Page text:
Jilted at the altar, Lady Louisa Bennett seeks the solace of a quiet, empty chapel and instead finds Alistair de Roche, her fiancé’s best man and the subject of her fantasies from the moment she met him. Alistair knows bedding his best friend’s betrothed is well beyond the pale, but Louisa has haunted his dreams for months. Soon, Louisa and Alistair are caught up in a consuming love affair that threatens their families’ plans and their own hearts. Can they find a way to live happily, and carnally, ever after?

Carnally Ever After is a quick erotic read that was ultimately satisfying; I did have some issues with it, however they didn't detract from my overall enjoyment too much. At a mere 68 pages, per my Kindle, the story flies by and there is - surprisingly - an actual story packed in here too.

Louisa is left at the alter, not so much jilted as forgotten by her fiancé. She comes to the conclusion in her discussion with his best friend, Alistair de Roche, that it's because of her plump figure and general unattractiveness. Now, don't get me wrong, I absolutely get feeling self-conscious about weight; but just once I'd like to see a heroine that's overweight and comfortable in her own skin. In all other regards though I like Louisa. She goes after what she wants when she finds herself in this untenable position, and is fearless in pursuing her desires.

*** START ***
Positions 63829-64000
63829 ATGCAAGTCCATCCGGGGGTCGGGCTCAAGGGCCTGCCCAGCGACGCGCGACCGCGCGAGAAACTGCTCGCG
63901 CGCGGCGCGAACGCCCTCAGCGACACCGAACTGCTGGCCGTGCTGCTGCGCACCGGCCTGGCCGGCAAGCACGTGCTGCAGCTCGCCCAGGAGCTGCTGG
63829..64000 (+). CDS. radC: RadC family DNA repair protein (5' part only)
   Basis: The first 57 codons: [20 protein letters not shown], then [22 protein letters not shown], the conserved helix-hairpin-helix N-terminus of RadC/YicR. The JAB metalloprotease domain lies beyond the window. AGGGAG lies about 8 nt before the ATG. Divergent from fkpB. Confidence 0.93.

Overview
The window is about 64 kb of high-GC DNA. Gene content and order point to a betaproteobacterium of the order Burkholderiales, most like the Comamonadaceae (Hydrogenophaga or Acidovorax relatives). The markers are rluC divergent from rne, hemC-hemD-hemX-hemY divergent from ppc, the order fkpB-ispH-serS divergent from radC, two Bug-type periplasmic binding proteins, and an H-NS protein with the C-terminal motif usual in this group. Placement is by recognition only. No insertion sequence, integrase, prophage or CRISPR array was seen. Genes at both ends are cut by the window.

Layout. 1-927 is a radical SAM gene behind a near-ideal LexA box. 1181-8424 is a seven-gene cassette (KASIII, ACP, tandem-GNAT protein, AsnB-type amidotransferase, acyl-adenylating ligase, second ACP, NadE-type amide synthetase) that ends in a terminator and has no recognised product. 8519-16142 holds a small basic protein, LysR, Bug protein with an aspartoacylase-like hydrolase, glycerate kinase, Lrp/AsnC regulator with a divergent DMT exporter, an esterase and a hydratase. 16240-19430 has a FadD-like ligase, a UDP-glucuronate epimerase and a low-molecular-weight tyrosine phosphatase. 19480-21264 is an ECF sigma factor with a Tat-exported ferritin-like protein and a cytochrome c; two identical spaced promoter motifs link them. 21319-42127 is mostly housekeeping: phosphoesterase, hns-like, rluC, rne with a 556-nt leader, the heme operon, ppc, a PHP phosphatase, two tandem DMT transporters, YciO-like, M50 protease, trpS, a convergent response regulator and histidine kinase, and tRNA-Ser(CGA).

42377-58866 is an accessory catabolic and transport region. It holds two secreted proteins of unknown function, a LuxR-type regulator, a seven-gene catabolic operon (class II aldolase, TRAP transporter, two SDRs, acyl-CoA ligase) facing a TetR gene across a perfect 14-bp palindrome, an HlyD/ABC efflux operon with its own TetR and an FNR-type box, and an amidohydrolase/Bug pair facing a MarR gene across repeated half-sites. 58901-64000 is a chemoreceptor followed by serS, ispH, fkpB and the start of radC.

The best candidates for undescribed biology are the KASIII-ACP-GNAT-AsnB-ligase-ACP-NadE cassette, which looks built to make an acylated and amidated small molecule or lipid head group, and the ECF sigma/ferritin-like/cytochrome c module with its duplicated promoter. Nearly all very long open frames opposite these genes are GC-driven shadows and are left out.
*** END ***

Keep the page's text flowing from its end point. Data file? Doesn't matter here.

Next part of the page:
Alistair, of course, has been attracted to Louisa and her generous curves since he first met her - but she was already his friend's fiancé, so he's kept his thoughts - and his hands - to himself. Until Louisa demands that he prove she's attractive to him. I honestly don't have much of a feel for Alistair, other than we're told he's good with making money and he's incredibly attracted to Louisa. This is a downside of the length of the novel. I liked how he treated Louisa - even if I didn't quite like how he dealt with his own fiancé.

I felt quite immersed in the story and the time period, though there wasn't a lot of page to develop the world. The characters felt slightly anachronistic, but honestly that wasn't what I was reading for; the sexy times were quite sexy though perhaps a little rushed. I did quite enjoy the last "Epiphany" epilogue that was included in this edition, which takes place some months after Louisa gives birth.